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The Pied Piper

Written By: - Date published: 11:55 am, August 6th, 2018 - 32 comments
Categories: campaigning, capitalism, class war, Donald Trump, elections, Hillary Clinton, International, journalism, Left, liberalism, Media, Russia, social democracy, us politics - Tags: ,

Hilary Cinton’s campaign team had an idea. They thought that if they promoted the most unpalatable of the bunch in the Republican primaries then the Presidency would be a shoo-in for Hillary. They dubbed it “The Pied Piper” strategy.

To that end, they worked to push the likes of Carson, Trump and Cruz to the forefront of the Republican primary race. (The run-off, in case you’ve forgotten, was between Donald Trump and Ted Cruz.)

The rest is history.

But two things. If the Democrats were deliberately pushing the Republican Party further to the right, then what ground did the Democratic Party have it in mind to occupy if not that newly vacated ground sitting off to their right?

And if we’re to believe that Trump was the preferred candidate of Putin and Russia, and that they had been grooming him since well before the primary races, as most reports suggest or claim, then should we not also believe that Putin and the Kremlin nobbled the Democratic Party and had powerful figures formulate, promote and implement their “pied piper” strategy?

Hmm…

Maybe we should just concentrate on why powerful actors – and not just in the US – are seeking to drift politics further into the territory of fundamental liberalism and fascism*.

Maybe we should concentrate on why those same powerful actors – and again, not just in the US – are so keen to destroy or deny any progressive pull on politics, in part by promoting the profile of fairly despicable right wing movements and people with the presumed end goal of corralling frightened or alarmed voters back to their preferred, regressive liberal platform. (Le Penn, UKIP, Trump…etc)

And maybe we should concentrate on why it seems “our” media is all too happy to aid and abet in that promotion of right wing stuff at the expense of covering progressive or social democratic stuff in any positive light.

It seems to me that liberalism doesn’t necessarily progress to its arguably natural fascistic state by way of overt aggression. Eliminating the prospect of “left”, while promoting the spectre of some frightening “right”, allows liberalism to sidle stealthily towards its fascist home by way of “lesser evil”.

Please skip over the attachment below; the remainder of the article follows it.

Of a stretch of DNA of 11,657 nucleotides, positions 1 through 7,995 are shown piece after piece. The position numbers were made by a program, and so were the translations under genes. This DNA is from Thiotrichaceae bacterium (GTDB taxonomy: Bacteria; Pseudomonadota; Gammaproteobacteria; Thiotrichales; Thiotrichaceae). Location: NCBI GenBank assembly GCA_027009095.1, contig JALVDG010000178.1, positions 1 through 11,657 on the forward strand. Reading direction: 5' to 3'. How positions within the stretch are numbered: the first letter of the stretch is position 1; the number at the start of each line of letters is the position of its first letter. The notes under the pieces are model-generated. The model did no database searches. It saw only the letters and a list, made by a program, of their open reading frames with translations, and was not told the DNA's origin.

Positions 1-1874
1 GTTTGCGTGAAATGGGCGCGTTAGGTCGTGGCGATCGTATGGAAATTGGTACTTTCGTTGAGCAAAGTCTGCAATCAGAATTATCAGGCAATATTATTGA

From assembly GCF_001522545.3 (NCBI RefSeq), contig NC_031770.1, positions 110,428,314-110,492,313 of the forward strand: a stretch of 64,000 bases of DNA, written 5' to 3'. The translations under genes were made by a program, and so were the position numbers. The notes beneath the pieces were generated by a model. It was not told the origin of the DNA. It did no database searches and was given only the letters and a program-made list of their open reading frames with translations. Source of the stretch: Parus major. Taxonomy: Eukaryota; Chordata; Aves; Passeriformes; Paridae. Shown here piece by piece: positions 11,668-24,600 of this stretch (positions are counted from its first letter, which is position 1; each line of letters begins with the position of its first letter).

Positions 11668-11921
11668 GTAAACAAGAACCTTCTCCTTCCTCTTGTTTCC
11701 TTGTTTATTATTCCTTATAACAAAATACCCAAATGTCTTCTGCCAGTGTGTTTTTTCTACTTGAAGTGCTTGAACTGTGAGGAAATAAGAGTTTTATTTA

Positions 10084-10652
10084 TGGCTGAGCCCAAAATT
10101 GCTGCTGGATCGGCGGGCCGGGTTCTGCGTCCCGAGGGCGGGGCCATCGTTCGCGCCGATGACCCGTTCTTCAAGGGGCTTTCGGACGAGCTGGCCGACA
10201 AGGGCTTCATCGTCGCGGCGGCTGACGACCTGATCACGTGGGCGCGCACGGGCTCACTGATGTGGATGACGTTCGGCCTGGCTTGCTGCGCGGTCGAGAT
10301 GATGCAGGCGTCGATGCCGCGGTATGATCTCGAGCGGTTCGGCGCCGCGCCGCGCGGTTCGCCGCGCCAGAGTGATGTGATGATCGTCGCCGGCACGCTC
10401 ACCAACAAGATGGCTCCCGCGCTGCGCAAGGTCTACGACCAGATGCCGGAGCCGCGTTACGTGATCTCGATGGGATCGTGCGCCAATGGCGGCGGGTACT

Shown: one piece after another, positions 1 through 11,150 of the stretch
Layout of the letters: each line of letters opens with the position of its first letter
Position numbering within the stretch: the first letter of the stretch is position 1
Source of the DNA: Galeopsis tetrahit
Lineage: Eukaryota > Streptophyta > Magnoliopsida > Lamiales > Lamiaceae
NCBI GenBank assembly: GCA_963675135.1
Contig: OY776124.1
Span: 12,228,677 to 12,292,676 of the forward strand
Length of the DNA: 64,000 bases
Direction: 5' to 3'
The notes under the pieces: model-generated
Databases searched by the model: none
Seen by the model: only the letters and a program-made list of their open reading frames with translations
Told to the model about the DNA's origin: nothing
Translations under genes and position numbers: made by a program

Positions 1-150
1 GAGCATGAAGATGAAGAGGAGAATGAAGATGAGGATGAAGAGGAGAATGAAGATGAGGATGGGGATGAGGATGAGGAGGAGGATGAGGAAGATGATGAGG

* I’m mis-using the term “fascism” somewhat. As Mussolini envisaged it, fascism was to be a viable alternative to liberalism with the state as the principle focus of all political actors. It seems fairly obvious though, that Mussolini’s fascist state would have succumbed to market forces and been brought to serve the market after a period involving a realignment of power.

32 comments on “The Pied Piper ”

  1. Gosman 1

    The idea that what the Democrats did or did not do would influence in any meaningful way what the Republicans decided to do in their own Primary is fanciful. They could attempt to influence the other side all they want but ultimately it was up to Republicans to decide themselves if they want to support a candidate or not.

    • Bill 1.1

      From the memo – We need to be elevating the Pied Piper candidates so that they are leaders of the pack and tell the press to them seriously.

      But if you don’t think the Democratic Party has any sway with media, then of course, no meaningful influence could have been exerted.

      It wasn’t the first time the Democratic Party had run with the strategy btw. And according to this news story they are going to run with it again.

      For the 2018 midterm elections, the Democratic Party is strategizing to elevate far-right Republican candidates to provide Democrats with easier paths to victory.

      • Gosman 1.1.1

        In what way did the press specifically help Trump as a result of what the Democrats told them to?

      • Dennis Frank 1.1.2

        For the record, I think your thesis is entirely feasible. How long since Chomsky popularised the notion of manufacturing consent? Ad agencies have been making political attack ads for as long as anyone can remember (I vaguely recall making them when I was at Vid-Com, mid-seventies).